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You are in: Suffolk » Don't Miss » 1953 East Coast Floods

31st January 2003
David Belton, Felixstowe
David Belton, Reg Hadwen and Leslie Bowdidge
Left to right: David Belton, Reg Hadwen (Felixstowe Fire Brigade), Leslie Bowdidge (Scout Leader) 1953.
All three were involved in the floods rescue work.
David Belton was 17-years-old at the time of the floods and he was a member of the 1st Felixstowe Sea Scouts.

This is his written account of that night:
FACTS

1953 EAST COAST FLOODS:

307 people drowned

24,000 homes flooded

1,200 breaches along 1,000 miles of coastline

160,000 acres of farmland flooded

46,000 livestock lost

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"Late in the evening prior to the water flooding the lower part of the town, along with fishermen and motor boat owners, we had been busy on the sea front hauling boats up from the beach onto the promenade.

"The tide was abnormally high and by nine thirty or so that evening, the sea water was actually running over the promenade into the road. I lived on Orwell Road near to St. John's Church and as I made my way home the gale force wind was causing the tiles to fall off the church roof at such a rate that it resembled a waterfall!

"The first I knew of the flooding was when very early the next morning a police constable came knocking on our front door with a message telling me to get down to the Ordnance Hotel as quickly as possible where I was to meet up with Rupert Bullock our Group Scoutmaster, who was also a local magistrate.

"The bottom of Garrison Lane, along side the Ordnance Hotel had become a beach. There was shingle all over the road and the water was lapping the newly formed shore. I was soon rowing up Langer Road towards the worst affected area. With others, I spent the day rowing back and forth ferrying people from their homes to the rescue centre that had been established in the Cavendish Hotel.

"We were later joined in our rescue work by a contingent of soldiers, many of who had never been in a boat before or were able to swim. Not the best qualifications for the job in hand and some doubt was cast on their ability to be of much help. However, these doubts were soon forgotten as, like every one else engaged in the rescue work, they got stuck in and did a splendid job.

"A search of the caravan site on Walton Avenue for possible survivors in the smashed up caravans was made all the more unpleasant by the presence of dead livestock. Cattle and pigs were scattered all around, looking as though they had been blown up like huge balloons. We did find our appetites had been affected, when on returning to the Cavendish Hotel, we were offered pork sandwiches to restore our energy!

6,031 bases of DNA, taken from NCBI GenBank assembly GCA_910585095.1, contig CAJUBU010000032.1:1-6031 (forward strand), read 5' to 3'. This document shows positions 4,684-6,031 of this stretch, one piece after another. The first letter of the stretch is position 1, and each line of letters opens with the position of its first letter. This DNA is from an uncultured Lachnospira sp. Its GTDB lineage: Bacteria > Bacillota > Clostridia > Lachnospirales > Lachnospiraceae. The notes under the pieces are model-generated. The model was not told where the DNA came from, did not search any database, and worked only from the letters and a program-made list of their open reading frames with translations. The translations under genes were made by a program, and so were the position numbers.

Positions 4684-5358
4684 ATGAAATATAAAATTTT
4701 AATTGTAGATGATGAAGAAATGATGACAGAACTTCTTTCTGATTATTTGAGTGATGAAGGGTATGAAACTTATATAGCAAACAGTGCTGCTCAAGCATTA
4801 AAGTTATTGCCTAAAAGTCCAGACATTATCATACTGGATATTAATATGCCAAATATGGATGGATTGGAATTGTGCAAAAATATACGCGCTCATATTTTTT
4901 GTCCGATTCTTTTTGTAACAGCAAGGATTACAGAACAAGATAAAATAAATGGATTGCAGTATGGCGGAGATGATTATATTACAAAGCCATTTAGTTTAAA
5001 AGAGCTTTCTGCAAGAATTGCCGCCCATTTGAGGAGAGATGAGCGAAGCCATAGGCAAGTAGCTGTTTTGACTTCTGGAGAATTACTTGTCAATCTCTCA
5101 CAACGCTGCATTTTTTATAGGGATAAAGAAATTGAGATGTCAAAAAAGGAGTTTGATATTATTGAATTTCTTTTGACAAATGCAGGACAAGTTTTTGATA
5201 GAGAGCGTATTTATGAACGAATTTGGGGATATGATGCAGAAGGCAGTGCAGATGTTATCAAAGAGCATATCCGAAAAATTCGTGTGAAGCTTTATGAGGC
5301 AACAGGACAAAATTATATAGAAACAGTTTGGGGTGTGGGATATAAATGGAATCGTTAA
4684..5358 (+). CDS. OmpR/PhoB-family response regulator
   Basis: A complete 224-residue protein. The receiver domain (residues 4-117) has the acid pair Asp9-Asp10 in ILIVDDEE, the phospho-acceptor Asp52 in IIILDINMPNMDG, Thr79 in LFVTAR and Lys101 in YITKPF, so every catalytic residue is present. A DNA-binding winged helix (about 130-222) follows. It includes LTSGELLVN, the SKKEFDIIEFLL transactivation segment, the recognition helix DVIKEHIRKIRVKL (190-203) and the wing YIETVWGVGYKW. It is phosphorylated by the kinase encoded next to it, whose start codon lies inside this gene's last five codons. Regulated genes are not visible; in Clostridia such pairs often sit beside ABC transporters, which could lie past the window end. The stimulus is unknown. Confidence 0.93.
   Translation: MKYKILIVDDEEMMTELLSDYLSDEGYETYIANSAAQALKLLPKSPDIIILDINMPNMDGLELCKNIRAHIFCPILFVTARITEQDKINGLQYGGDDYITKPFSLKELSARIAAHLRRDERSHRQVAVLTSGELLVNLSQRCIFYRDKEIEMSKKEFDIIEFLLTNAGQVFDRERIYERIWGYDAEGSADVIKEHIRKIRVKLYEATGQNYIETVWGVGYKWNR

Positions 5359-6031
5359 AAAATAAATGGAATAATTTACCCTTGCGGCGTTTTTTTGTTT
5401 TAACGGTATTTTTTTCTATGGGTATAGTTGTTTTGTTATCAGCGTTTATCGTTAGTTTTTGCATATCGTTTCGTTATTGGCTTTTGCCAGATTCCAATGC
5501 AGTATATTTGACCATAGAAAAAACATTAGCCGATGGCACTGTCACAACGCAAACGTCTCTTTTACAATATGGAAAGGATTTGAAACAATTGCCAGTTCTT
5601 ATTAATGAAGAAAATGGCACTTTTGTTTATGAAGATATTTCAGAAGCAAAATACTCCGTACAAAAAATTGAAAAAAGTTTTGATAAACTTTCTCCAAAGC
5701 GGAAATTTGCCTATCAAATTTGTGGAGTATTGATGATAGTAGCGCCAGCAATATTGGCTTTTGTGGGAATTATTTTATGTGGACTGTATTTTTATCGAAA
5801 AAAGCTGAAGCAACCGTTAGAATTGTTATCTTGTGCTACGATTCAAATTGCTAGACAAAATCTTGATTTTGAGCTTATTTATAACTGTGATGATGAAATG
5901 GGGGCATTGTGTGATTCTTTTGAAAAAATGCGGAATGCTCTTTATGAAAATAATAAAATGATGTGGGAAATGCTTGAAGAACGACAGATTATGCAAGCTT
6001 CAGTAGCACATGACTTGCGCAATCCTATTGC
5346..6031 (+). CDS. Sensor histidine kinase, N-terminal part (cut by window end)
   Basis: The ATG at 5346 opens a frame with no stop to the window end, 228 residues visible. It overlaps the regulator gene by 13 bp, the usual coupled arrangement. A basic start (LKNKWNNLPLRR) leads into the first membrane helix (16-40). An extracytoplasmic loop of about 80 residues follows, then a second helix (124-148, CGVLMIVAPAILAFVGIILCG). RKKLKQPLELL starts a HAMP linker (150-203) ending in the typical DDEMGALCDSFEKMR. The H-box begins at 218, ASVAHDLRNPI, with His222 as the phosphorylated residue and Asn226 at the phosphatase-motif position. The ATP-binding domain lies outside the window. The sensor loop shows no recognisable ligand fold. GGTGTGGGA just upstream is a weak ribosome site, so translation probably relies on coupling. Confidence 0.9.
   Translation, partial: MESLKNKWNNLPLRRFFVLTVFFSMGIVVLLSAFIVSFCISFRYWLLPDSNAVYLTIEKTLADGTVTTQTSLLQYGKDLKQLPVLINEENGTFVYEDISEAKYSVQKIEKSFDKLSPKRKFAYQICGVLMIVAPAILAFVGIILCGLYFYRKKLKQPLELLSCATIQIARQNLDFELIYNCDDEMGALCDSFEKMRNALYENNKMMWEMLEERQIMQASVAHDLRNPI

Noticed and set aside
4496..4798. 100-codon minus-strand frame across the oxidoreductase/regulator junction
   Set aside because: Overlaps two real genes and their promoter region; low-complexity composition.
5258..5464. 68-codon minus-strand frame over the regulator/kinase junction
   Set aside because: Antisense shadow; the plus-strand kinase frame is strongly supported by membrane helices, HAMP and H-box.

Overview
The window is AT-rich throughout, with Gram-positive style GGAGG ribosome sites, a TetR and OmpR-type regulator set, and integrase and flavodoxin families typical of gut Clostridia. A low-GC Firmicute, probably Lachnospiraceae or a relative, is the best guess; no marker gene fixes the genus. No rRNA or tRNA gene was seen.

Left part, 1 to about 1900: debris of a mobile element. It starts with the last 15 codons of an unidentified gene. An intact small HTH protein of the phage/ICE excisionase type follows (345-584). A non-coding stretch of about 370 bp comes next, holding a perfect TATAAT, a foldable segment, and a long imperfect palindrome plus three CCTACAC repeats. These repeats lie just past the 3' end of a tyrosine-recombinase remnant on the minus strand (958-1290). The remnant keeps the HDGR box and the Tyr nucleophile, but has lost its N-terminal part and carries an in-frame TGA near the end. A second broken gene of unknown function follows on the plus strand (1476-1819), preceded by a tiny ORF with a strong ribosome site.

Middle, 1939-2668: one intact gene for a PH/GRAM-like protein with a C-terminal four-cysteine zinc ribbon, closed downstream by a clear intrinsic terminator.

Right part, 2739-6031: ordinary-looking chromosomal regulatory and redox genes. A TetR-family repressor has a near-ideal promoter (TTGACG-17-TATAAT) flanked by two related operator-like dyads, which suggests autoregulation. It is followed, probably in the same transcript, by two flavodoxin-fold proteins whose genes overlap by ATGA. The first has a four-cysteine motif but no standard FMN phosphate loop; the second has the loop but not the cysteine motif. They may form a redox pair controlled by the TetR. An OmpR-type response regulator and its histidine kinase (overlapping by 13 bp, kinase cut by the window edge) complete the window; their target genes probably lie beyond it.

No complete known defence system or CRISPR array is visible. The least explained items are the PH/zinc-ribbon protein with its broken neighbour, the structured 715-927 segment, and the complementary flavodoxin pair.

"Quite late in the evening, a man came into the rescue centre concerned that he had not been able to find any trace of a relative and her daughter. They lived in one of the prefabs and had not been seen in the rescue centre.

"We set out in our rowing boat in the dark with just a tilley lamp to guide our way. We found the prefab, which had been washed some considerable distance from its foundations to be halted by a tree.

"Inside we found the young mother and her small child, who clearly had been making a futile and frantic effort to escape. Sadly, both had drowned in the appalling onslaught of the water. The terror of the ordeal they must have suffered is quite unimaginable.

"We spent a couple of more days helping people to find belongings and carrying out other tasks associated with the cleaning up process until we had to give up through sheer exhaustion. The work of clearing up was to go on for very much longer as considerable work had to be carried out to make homes habitable again.

"The enduring memory of those terrible days is of the amazing fortitude of the people involved and their ability to come to terms with the horror of what had happened.  Nowadays, those enduring any kind of trauma are given counselling. Back in 1953 there was no such thing available and people had to rely on the support of family and friends to be able to learn to get their lives back on track again.

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